Project Engineer. The project engineer oversees many specialist engineers through the construction of a working prototype of a new product or technology. The project engineer must have natural leadership ability, as well as a high proficiency in a variety of electrical engineering disciplines.
Test Engineer. These engineers design programs to test the functions of electronic device and to troubleshoot those devices when things go wrong These engineers keep technology working properly, and understand which elements to test and in what order. Successful test engineers remain sharp, even after long hours on the job.
System Engineer. Power grids, phone lines, and wireless networks all require the skills of a system engineer for proper installation and maintenance. High attention to detail is important for students who enter this profession. Experienced system engineers rely on their ability to think holistically about the systems they create.
Application Engineer. Application engineers work with whatever resources are available, adapting existing equipment and technologies to fill the needs of their employers. They need to be resourceful, while counting on their keen understanding of the capabilities and the potential modifications of existing equipment.
According to the National Association of Colleges and Employers, starting offers for students graduating with a Bachelor's degree in electrical engineering in 2003 averaged around $50,000 a year. Those graduating with a Master's were offered about $65,000 a year to start, and PhD graduates began at around $74,000 a year.
Electrical engineering is the largest segment of the engineering population, with 292,000 professionals employed in the U.S. in 2002 alone. The number of jobs available for electrical engineers in the U.S. has been predicted to increase by nearly 30% in the ten years between 1996 and 2006. During the same period of time, California expects a 46% increase in electrical engineering jobs.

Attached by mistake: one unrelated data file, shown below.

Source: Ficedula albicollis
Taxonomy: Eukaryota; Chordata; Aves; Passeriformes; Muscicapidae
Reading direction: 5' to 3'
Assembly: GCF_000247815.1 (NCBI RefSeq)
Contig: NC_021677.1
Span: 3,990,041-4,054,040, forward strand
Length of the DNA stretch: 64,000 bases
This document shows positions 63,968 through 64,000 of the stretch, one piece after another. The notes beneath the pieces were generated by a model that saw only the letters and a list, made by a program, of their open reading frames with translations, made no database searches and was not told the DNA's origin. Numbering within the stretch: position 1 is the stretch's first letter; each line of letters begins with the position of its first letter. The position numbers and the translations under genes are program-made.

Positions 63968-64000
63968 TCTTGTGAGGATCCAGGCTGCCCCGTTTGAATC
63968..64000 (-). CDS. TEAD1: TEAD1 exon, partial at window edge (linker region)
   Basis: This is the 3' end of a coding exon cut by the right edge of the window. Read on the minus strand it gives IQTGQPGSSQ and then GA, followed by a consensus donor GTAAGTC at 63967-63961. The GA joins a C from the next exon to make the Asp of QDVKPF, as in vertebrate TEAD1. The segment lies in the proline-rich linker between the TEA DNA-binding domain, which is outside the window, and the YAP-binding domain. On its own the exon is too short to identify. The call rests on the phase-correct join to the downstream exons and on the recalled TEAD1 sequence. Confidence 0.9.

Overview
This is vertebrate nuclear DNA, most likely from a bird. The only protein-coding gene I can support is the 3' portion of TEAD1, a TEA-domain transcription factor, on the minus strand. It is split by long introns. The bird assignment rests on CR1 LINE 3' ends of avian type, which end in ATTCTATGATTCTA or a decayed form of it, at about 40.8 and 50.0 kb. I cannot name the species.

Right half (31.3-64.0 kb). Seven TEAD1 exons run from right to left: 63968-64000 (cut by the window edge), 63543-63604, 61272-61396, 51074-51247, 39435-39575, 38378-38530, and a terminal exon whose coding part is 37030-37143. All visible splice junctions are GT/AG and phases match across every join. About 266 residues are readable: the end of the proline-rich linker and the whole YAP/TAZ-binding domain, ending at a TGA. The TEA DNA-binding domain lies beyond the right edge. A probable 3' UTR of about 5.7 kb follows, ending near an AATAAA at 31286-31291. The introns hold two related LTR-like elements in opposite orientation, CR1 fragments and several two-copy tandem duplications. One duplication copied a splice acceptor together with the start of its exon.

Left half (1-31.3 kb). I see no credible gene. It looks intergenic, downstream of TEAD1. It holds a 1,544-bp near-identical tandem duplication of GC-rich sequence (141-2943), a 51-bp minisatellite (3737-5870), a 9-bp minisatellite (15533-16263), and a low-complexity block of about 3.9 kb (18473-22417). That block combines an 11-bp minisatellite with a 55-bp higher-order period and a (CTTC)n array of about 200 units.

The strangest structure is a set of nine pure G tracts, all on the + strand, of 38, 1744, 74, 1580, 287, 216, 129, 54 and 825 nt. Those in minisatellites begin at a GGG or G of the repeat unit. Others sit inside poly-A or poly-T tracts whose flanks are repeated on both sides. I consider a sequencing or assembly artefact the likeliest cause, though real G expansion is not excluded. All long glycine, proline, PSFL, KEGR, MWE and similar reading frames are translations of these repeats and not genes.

Some historians say that Ben Franklin, Luigi Galvani, and Alessandro Volta were the first electrical engineers back in the 1700s. They experimented with kites, zinc, and salt water in order to understand a force that they could not see. They paved the way for further discoveries in the 1800s by Ohm, Faraday, and Ampere, who discovered the basic electrical properties of current, potential, resistance, and charge.
Once these properties were established, people began manipulating them in order to communicate. Morse and Wheatstone were the primary pioneers of electrical communication. Soon, communication was possible from coast to coast and even across oceans. Before long, Alexander Graham Bell and the telephone changed the way people communicated forever, while Edison's light bulb was lighting up cities.
This is just a sampling of the everyday items people take for granted that were made responsible by electrical engineers. Though electrical engineering has come very far in the last 300 years, it still has a great deal of potential for further growth.
Though the law does not require engineers to maintain a license, professional certification does make looking for a job much easier. Because governments and federal contractors require a license, most engineers follow the licensing procedures in their home states. Students can learn about each state's varying requirements while enrolled in their degree programs.
In general, engineers must pass a thorough examination to receive their licenses. In order to apply for a license, an engineer must already have completed a minimum number of years on the job. Engineers just entering the work force can register for pre-licensure certification. Once they have earned enough work experience, they may apply for actual licensure.
Many trade and professional associations for engineers help professionals make connections and share ideas. These organizations offer seminars, luncheons, and job fairs so engineers can explore their options and keep current on the latest trends in their field.